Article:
No matter what part of North Carolina you live in, there's some good bass fishing near you. Here's a look at some of the best public waters in the state.(February 2008).
Photo by Ron Sinfelt.
Largemouth bass are perhaps the most popular species of fish on the planet and their anglers are certainly among the most addicted. Fancy boats, high-tech electronics, scores of rods and reels, and a ton of terminal tackle are their stock in trade.
They'll travel countless miles and endure darn near any hardship to catch a heavy bag of bass. However, the good news is that traveling great distances isn't necessary in North Carolina. Our state is blessed with a wide variety of bass-producing waters.
There are rivers on the coast and excellent manmade impoundments in the mountains. Add to that the major reservoirs of the Piedmont and the many small municipal bodies of water throughout the state and you get the picture. North Carolina has great bassin' for everyone.
Each of the state's three regions offers at least one body of water that'll produce plenty of smaller bass and another that'll produce true trophy-sized lunkers. It's a matter of picking and choosing something that suits your needs.
This forecast will profile some of the best. But before we do, we need to consider Mother Nature and the drought she's laid on us.
With the country in the throes of a record-setting drought, it should come as no surprise that fisheries biologists in North Carolina, and elsewhere around the country, are hesitant when asked to predict the future of bass fishing.
"Drought conditions override all other conditions," said Mallory Martin, North Carolina Wildlife Resources Commission (NCWRC) regional fisheries supervisor for North Carolina's Mountain Region. "We're setting records and it isn't getting any better. The immediate effects of this are difficult to predict. The long-term effects are even more difficult to predict."
Among the immediate effects to which he refers are low water levels in both natural lakes and manmade reservoirs. "We really don't know what effect that will have next year. The fish tend to move toward whatever deep water they can find. That concentrates them. In some cases, there's no long-term impact on survival, but in others it can be devastating. We don't know and won't know for a couple of years."
Along with the drought and its effects was the sweltering heat of 2007. Records have been set in nearly every community. Water temperatures rose to near unbelievable highs.
Therefore, a word of warning is in order: This forecast is being written in the mist of one of the driest droughts, and hottest heat waves, in history. If we get some rain over the 2007-2008 winter, things will likely turn around and life for bass and bassers will return to normal. On the other hand, if this weather pattern continues, all bets are off.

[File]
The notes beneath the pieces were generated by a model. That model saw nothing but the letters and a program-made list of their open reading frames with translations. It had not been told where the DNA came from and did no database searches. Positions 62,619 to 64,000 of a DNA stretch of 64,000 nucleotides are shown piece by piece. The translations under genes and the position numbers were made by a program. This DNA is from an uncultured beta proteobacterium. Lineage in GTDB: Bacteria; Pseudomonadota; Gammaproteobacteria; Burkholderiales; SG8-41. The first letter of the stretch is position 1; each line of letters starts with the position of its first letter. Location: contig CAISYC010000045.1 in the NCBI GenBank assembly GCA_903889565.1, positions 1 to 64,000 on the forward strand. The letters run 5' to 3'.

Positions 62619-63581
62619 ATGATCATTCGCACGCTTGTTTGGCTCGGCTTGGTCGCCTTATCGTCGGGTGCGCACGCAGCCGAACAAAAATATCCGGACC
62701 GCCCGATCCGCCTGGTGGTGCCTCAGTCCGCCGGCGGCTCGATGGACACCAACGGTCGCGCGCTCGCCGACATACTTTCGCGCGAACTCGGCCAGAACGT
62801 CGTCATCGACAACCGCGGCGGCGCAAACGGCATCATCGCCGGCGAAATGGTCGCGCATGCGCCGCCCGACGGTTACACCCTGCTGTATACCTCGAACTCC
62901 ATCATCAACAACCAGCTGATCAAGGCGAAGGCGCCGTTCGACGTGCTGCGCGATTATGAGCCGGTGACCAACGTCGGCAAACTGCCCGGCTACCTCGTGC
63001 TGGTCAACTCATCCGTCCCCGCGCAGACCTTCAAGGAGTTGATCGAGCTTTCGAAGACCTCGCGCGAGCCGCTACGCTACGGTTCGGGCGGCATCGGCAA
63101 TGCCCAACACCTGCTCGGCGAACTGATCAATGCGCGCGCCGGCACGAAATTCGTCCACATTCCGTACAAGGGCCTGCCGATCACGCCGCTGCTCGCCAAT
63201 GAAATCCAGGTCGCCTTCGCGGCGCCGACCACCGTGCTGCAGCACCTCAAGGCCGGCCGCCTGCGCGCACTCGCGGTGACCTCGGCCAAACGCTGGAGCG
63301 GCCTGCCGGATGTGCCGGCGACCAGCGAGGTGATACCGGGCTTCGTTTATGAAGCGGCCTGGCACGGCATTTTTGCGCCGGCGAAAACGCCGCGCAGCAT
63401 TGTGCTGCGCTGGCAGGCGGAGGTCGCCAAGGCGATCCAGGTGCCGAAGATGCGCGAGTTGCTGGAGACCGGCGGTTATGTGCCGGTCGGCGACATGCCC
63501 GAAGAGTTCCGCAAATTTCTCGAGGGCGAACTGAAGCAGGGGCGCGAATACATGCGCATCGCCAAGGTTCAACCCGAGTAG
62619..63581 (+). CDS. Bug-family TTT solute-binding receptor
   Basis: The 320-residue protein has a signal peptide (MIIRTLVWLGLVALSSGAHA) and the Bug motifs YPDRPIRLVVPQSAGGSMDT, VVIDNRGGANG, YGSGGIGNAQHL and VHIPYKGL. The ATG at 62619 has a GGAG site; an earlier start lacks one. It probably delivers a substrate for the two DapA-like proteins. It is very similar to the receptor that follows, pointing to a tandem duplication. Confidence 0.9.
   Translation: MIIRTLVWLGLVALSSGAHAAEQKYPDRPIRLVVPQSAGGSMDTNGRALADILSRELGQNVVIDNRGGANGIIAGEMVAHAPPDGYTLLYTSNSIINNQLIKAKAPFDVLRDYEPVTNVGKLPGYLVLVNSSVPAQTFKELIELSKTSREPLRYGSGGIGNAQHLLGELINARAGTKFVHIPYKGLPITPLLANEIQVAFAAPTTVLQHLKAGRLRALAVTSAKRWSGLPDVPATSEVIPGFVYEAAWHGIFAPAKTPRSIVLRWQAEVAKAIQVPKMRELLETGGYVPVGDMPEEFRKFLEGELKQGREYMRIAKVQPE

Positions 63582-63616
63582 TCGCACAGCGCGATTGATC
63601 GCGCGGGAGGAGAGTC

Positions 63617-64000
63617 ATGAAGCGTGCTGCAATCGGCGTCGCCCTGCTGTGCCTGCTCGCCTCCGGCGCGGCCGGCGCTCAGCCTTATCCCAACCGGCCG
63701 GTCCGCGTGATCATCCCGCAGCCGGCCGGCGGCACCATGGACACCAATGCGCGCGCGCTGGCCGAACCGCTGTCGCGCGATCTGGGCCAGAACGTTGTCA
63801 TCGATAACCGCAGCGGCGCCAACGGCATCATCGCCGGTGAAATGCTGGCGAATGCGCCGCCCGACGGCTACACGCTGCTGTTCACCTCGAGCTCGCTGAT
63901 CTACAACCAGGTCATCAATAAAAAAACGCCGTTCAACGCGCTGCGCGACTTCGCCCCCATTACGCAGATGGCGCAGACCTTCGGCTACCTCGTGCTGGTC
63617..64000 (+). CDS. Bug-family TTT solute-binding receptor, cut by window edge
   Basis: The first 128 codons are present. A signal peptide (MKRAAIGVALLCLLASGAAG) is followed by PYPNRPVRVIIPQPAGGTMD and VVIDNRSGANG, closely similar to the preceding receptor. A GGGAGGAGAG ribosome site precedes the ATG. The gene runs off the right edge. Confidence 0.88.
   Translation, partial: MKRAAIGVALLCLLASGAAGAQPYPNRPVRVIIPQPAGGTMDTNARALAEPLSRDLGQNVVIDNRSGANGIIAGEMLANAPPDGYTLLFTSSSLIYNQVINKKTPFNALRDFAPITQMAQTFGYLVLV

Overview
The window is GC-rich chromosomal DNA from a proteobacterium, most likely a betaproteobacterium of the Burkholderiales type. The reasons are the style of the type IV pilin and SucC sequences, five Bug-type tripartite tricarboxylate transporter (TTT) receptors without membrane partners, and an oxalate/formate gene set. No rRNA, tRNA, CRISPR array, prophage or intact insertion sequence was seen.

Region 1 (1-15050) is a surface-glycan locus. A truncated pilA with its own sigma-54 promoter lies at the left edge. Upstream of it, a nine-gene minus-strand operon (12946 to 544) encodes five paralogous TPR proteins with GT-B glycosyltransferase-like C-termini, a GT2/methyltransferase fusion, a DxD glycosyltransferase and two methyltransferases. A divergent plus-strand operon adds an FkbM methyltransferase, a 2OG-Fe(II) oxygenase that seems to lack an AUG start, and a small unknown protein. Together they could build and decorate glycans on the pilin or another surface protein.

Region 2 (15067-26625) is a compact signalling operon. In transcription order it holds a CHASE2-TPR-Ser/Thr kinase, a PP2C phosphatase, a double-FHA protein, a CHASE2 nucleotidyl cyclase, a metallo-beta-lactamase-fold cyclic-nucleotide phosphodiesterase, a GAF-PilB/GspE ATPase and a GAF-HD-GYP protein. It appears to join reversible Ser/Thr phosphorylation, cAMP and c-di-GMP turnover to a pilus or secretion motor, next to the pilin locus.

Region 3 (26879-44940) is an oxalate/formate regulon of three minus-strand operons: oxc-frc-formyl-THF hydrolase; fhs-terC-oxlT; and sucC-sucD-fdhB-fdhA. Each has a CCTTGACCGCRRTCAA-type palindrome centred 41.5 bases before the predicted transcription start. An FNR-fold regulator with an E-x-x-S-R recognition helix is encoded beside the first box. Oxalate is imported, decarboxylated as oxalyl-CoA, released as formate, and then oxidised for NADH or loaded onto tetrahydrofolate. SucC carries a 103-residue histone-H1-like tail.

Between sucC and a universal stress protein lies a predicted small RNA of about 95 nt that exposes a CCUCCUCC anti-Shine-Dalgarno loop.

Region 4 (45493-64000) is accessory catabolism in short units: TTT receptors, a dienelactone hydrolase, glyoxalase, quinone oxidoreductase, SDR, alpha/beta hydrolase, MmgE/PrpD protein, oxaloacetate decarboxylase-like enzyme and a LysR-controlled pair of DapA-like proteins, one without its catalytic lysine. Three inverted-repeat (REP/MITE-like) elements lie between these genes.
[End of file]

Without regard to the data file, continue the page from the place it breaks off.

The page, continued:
With this in mind, let's take a look at bass fishing in the Tar Heel State for 2008.
THE PIEDMONT REGION
The best public big-bass lake in the Piedmont Region is Shearon Harris in the center of the state. By impoundment standards, it's not very big, only a little over 4,000 acres, but they're some of the best bass-producing acres in the state.
"Our sampling studies show an amazing largemouth fishery," said Brian McRae, Piedmont fisheries research coordinator. "Fifty percent of the fish we sampled were 16 inches or longer and the biggest in our study was over 8 pounds. That's an extraordinary finding. With careful management, we believe Harris could become the premier trophy largemouth bass lake in the state."
The lake is blessed with an abundant forage base, a diversity of habitat and excellent vegetation. All this combines to make it one of the most popular bass-fishing destinations in the state. And therein lies the problem -- pressure. Nearly every bass in the lake will be familiar with your lure.
Therefore, to catch them, you'll need to try something different -- whatever it is -- with your worm, crankbait or spinnerbait.
Topwater baits can be good at times, too. A walking stick, fished at first or last light, can be devastating. Maybe the bass don't see many of them, or maybe they just can't resist. Either way, they'll attack them with abandon.
Shearon Harris may even get better in 2008. "We're not seeing any direct effects from the drought or the heat (so far). It looks as if the forage base will stay strong, and therefore, the bass should stay strong. In fact, we see the fishing continuing to improve on Harris into the foreseeable future," McRae said.
Other hotspots in this region include the scores of metropolitan water supply reservoirs that dot the area. "Any of them might be good depending upon local conditions. They're worth asking about if you want to go bass fishing but don't want to drive very far," McRae said.